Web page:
"The beauty of this song is that Radha's sakhi has observed her deep suffering due to separation from Krishna. This prabandh shows how friends are important in life and the correct person will help you in the right way. So do not hesitate to seek help," says Chandra explaining the song's importance in dealing with mental health.

"The poet talks clearly about biodiversity and the symbiotic relationships between our flora and fauna in prabandh three --- sphuradati mukta lata pari rambhana, mukulita pulakita chute/vrundavana vipine parisara, parigata yamuna jala pute, Radhe viharati haririha (The mango trees in the forest groves of Vrindavana are covered with freshly sprouted buds because they are thrilled by the embrace of the restless madhavi creepers. Srihari is affectionately playing with gopis in the pure water of the Yamuna that flows alongside those forest groves)," says Chandra, who learned Kathak from the late Guru Vikram Singh, Ram Mohan Misra and Kapila Raj of the Uttar Pradesh Sangeet Natak Akademi, Lucknow.

Another aspect Chandra finds important in the epic's modern-day relevance is gender equality and respect spelled out in the song, smara garala ghadanam mama shirasi mandanam dehi pada pallavam udaram/jvalati mayi daruno madana-kadananalo haratu tad upahita vikaram priye charushile (My beloved! Offer the fresh buds of your enchanting feet as an ornament upon my head, so the devastating effect of Cupid’s poison may be alleviated and the harsh fire of amorous desires may also be relieved).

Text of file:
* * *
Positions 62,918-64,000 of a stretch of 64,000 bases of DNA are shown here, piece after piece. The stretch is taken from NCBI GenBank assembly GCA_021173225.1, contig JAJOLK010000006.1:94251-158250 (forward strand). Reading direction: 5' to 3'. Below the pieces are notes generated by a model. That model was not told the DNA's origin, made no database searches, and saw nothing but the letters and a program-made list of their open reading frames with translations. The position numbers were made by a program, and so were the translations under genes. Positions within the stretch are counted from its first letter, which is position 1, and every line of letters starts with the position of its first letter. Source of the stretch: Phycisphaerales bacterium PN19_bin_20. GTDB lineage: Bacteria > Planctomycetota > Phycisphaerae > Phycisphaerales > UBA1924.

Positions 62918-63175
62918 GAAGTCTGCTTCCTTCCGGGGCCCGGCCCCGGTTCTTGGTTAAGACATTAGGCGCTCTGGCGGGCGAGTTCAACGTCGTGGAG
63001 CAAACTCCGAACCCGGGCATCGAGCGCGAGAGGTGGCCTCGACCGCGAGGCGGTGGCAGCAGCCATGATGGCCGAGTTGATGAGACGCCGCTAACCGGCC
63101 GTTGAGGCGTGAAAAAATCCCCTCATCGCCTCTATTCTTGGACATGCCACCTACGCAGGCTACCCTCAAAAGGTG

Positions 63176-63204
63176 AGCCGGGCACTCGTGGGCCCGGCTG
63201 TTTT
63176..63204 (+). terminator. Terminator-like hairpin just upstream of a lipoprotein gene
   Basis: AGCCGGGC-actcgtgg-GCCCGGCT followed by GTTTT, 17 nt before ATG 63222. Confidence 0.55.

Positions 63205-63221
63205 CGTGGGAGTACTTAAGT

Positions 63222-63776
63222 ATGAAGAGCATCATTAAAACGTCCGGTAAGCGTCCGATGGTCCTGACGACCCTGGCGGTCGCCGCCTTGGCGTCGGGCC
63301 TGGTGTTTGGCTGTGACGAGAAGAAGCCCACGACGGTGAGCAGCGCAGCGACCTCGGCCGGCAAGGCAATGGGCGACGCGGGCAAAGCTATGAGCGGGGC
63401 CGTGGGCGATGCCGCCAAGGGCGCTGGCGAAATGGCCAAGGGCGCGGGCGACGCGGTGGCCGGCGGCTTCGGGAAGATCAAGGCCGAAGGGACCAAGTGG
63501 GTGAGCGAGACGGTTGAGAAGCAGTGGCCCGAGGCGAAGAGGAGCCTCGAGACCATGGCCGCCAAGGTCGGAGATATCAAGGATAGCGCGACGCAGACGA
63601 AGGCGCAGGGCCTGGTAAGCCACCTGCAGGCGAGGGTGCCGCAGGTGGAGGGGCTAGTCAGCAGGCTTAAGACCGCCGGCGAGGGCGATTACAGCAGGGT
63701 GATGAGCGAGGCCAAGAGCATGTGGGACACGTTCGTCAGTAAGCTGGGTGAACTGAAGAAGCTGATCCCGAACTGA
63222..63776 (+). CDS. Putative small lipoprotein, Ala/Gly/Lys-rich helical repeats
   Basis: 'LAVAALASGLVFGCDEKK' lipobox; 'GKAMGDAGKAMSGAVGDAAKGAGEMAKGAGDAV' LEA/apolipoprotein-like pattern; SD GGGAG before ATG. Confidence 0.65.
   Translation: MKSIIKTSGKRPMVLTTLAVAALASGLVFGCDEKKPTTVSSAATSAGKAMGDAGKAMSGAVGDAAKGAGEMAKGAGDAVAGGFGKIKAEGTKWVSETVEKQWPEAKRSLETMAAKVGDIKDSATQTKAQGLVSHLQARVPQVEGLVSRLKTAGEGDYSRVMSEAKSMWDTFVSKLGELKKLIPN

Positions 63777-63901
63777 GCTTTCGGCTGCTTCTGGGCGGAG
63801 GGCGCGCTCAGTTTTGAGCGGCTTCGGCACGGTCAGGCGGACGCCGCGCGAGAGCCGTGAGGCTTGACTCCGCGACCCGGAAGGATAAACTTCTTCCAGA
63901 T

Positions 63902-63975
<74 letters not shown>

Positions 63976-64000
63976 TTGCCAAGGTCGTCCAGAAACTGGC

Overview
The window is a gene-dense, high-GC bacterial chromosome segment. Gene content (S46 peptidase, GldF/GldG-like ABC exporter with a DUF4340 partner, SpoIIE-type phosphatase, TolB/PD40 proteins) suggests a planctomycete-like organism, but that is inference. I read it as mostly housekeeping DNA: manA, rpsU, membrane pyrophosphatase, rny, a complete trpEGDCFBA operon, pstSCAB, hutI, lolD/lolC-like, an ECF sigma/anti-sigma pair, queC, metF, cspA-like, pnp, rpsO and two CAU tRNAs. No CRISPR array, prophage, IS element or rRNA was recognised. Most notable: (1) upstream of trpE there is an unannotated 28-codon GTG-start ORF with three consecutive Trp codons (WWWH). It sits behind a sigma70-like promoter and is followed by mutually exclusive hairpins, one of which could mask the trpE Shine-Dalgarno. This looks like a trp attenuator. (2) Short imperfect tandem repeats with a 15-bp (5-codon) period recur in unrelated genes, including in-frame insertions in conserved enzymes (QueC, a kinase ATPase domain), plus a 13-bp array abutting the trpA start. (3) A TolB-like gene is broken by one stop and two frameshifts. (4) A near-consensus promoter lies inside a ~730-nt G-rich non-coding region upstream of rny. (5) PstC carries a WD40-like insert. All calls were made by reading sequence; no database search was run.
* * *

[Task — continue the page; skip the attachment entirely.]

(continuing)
"Krishna always treated Radha with respect. He asks her to order him to do things like painting her feet. He asks her to put her feet on his head as that is the most precious ornament he can get. He follows her instructions on how she wants to be loved. This speaks a lot on giving the woman control over how she wants to be treated," explains Chandra. "There is an element of seeking consent in every step."

Pali Chandra's interpretation of Gita Govinda emphasises important messages of gender equality, mental health and sustainability
Pali Chandra's interpretation of Gita Govinda emphasises important messages of gender equality, mental health and sustainability

According to Chandra, the readiness of Krishna to accept his mistakes stands out in the song: tvamasi mama jivanam, tvamasi mama bhushanam tvamasi mama bhava-jaladhi-ratnam/bhavatu bhavatiha mayi, satatam anurodhini tatra mama hrudayam ati yatnam, priye charushile (You are my only ornament. You are my very life. You are the jewel in the ocean of my existence. Always remain favourably disposed to me – my heart wishes only that).

"Every temple in the country sings Gita Govinda every day. It is important for contemporary society to understand its meaning," says Chandra, who launched a digital composition of Gita Govinda in Kathak in August last year in collaboration with NatyaSutraOnline, an initiative to preserve the rich artistic and cultural heritage of India. Filmed in locations near Thiruvananthapuram in Kerala, the complete Kathak performance of the epic for a global digital audience, mainly students learning Indian classical dance, contains all 24 prabandhs with a prelude and final dance performance for each.

A digital composition of the entire Gita Govinda in Kathak was launched by Pali Chandra in August last year
A digital composition of the entire Gita Govinda in Kathak was launched by Pali Chandra in August last year

"The background of the story is described with an introductory shloka and each prabandh accompanies introductions, explanations, videos and step-by-step movement tutorials. The duration depends on the complexity of the content and the choreographic expectation from the student," says Chandra.